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Last reviewed on RxList: 10/13/2020
Isturisa Side Effects Center

Medical Editor: John P. Cunha, DO, FACOEP

What Is Isturisa?

Isturisa (osilodrostat) is a cortisol synthesis inhibitor used to treat adult patients with Cushing's disease for whom pituitary surgery is not an option or has not been curative.

What Are Side Effects of Isturisa?

Side effects of Isturisa include:

Dosage for Isturisa

The starting dose of Isturisa is 2 mg orally twice daily, with or without food. The dosage is adjusted by 1 to 2 mg twice daily, no more frequently than every 2 weeks based on rate of cortisol changes, individual tolerability and improvement in signs and symptoms. The maximum recommended dosage of Isturisa is 30 mg twice daily.

Isturisa In Children

The safety and effectiveness of Isturisa in pediatric patients have not been established.

What Drugs, Substances, or Supplements Interact with Isturisa?

Isturisa may interact with other medicines such as:

  • strong CYP3A4 inhibitors (e.g., itraconazole, clarithromycin),
  • strong CYP3A4 and/or CYP2B6 inducers (e.g., carbamazepine, rifampin, phenobarbital), and
  • CYP1A2 and CYP2C19 substrates with a narrow therapeutic index (such as theophylline, tizanidine, and S-mephenytoin).

Tell your doctor all medications and supplements you use.

Isturisa During Pregnancy and Breastfeeding

Tell your doctor if you are pregnant or plan to become pregnant before using Isturisa; it is unknown how it would affect a fetus. It is unknown if Isturisa passes into breast milk. Because of the potential for serious adverse reactions (such as adrenal insufficiency) in breastfed infants, breastfeeding is not recommended during treatment with Isturisa and for at least one week after treatment.

Additional Information

Our Isturisa (osilodrostat) Tablets, for Oral Use Side Effects Drug Center provides a comprehensive view of available drug information on the potential side effects when taking this medication.

This is not a complete list of side effects and others may occur. Call your doctor for medical advice about side effects. You may report side effects to FDA at 1-800-FDA-1088.

This is not a complete list of side effects and others may occur. Call your doctor for medical advice about side effects. You may report side effects to FDA at 1-800-FDA-1088.

Isturisa Consumer Information

Get emergency medical help if you have signs of an allergic reaction: hives; difficult breathing; swelling of your face, lips, tongue, or throat.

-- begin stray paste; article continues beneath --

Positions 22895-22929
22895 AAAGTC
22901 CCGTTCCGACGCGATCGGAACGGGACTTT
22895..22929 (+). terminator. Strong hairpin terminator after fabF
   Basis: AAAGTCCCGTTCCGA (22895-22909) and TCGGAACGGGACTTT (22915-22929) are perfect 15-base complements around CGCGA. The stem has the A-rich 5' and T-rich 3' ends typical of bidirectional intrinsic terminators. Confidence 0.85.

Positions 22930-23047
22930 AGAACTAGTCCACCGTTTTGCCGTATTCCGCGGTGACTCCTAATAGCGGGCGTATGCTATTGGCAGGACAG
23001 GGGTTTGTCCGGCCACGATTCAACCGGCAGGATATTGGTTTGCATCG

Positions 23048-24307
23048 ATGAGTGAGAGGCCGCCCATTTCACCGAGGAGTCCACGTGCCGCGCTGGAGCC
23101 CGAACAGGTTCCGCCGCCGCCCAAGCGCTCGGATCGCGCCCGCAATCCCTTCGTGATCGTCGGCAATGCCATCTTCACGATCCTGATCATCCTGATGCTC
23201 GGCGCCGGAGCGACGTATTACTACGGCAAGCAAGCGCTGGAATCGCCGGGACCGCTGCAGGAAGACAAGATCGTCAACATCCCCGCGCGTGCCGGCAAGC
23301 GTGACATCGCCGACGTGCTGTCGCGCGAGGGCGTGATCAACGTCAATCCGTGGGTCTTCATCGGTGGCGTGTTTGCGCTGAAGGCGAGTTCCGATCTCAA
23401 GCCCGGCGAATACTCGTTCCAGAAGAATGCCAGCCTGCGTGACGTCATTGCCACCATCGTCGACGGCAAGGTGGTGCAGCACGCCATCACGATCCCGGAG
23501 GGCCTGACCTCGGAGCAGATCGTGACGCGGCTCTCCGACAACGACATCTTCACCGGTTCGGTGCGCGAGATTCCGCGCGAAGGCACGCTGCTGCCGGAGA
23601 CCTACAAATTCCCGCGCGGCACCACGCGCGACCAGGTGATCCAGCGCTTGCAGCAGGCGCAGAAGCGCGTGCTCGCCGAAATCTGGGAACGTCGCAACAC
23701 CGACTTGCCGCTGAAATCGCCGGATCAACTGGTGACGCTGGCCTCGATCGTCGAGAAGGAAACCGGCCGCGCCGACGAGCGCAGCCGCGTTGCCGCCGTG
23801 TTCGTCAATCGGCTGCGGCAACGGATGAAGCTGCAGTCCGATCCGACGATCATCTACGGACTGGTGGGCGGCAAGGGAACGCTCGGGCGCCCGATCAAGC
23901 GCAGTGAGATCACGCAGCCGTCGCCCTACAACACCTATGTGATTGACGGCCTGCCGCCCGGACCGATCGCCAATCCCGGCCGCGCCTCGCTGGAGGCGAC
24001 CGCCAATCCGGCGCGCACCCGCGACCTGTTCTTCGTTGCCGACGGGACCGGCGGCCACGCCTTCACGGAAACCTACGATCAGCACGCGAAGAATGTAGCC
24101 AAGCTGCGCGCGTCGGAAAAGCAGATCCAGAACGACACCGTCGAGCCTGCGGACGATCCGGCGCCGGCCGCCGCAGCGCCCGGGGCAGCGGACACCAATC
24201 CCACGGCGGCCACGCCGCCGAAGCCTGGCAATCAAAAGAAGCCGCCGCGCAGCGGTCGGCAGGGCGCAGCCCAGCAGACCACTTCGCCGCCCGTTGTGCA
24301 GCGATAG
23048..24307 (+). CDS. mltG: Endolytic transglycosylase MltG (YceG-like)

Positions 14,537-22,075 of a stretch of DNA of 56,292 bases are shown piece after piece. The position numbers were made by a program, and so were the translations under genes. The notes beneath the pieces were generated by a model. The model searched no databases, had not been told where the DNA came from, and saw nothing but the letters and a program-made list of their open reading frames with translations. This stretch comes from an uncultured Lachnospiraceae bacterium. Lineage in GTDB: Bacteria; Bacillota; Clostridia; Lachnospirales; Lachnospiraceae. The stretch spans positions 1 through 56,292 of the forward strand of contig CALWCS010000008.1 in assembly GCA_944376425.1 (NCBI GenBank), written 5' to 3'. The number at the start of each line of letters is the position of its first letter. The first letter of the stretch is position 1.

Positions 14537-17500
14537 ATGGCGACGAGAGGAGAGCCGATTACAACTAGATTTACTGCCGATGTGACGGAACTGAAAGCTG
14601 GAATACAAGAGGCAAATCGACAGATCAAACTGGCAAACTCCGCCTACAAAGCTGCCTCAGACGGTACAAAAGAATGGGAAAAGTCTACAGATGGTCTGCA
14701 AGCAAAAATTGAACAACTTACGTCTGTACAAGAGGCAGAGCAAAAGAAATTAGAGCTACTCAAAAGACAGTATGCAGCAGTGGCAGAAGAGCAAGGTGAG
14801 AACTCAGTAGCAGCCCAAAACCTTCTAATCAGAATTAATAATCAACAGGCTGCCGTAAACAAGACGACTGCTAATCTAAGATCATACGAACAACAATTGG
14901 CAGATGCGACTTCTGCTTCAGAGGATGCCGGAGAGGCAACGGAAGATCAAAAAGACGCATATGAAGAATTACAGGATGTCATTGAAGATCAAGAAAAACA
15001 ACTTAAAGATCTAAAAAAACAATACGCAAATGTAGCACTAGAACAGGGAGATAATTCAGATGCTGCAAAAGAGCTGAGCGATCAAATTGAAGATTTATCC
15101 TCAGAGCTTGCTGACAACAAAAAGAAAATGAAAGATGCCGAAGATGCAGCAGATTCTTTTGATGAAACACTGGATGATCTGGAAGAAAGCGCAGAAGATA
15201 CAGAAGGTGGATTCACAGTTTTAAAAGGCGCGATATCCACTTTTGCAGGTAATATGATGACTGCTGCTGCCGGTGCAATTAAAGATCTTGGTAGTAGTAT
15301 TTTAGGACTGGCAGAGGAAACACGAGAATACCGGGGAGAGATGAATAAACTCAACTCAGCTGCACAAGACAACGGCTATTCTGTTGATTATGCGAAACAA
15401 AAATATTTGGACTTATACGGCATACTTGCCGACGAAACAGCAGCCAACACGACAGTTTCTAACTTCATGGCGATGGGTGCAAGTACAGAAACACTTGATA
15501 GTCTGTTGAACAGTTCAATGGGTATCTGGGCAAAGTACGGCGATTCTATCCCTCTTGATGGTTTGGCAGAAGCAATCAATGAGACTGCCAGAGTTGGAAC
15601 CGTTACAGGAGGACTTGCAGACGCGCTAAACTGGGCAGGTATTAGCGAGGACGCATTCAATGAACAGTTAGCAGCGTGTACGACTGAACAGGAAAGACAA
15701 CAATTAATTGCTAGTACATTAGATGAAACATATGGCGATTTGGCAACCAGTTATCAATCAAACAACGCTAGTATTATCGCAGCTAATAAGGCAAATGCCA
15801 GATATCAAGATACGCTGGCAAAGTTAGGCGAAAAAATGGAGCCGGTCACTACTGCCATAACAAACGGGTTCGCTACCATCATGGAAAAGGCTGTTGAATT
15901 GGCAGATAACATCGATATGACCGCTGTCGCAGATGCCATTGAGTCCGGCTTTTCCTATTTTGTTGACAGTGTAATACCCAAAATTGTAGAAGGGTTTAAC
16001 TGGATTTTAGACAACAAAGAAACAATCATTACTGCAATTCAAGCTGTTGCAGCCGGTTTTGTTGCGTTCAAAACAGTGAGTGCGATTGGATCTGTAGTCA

Call your doctor at once if you have:

  • fast or pounding heartbeats, fluttering in your chest, shortness of breath, and sudden dizziness (like you might pass out);
  • swelling in your feet or ankles, feeling short of breath;
  • decreased adrenal gland hormones--nausea, vomiting, stomach pain, loss of appetite, feeling tired or light-headed, muscle or joint pain, skin discoloration, craving salty foods;
  • increased adrenal gland hormones--hunger, weight gain, swelling, skin discoloration, slow wound healing, sweating, acne, increased body hair, tiredness, mood changes, muscle weakness, missed menstrual periods, sexual changes; or
  • low potassium level--leg cramps, constipation, irregular heartbeats, fluttering in your chest, increased thirst or urination, numbness or tingling, muscle weakness or limp feeling.

Common side effects may include:

  • nausea;
  • feeling tired;
  • headache; or
  • swelling.

This is not a complete list of side effects and others may occur. Call your doctor for medical advice about side effects. You may report side effects to FDA at 1-800-FDA-1088.

Read the entire detailed patient monograph for Isturisa (Osilodrostat Tablets, for Oral Use)

Isturisa Professional Information


Clinically significant adverse reactions that appear in other sections of the labeling include:

  • Hypocortisolism [see WARNINGS AND PRECAUTIONS]
  • QT Prolongation [see WARNINGS AND PRECAUTIONS]
  • Elevations in Adrenal Hormone Precursors and Androgens [see WARNINGS AND PRECAUTIONS]

Clinical Trials Experience

Because clinical trials are conducted under widely varying conditions, adverse reaction rates observed in the clinical trials of a drug cannot be directly compared to rates in clinical trials of another drug and may not reflect the rates observed in practice.

A total of 137 Cushing's disease patients were exposed to ISTURISA in the study [see Clinical Studies]. The adverse reactions that occurred with frequency higher than 10% during the core 48-week period are shown in Table 1.

Table 1: Adverse Reactions With a Frequency of More Than 10% in 48-week Clinical Study in Cushing's Disease Patients

Adverse Reaction Type(N = 137) %
Adrenal insufficiencya43.1
Back pain15.3
Blood corticotrophin increased13.9
Abdominal paing13.1
Decreased appetite11.7
Hormone level abnormal11.7
Urinary tract infection11.7
Blood testosterone increased10.9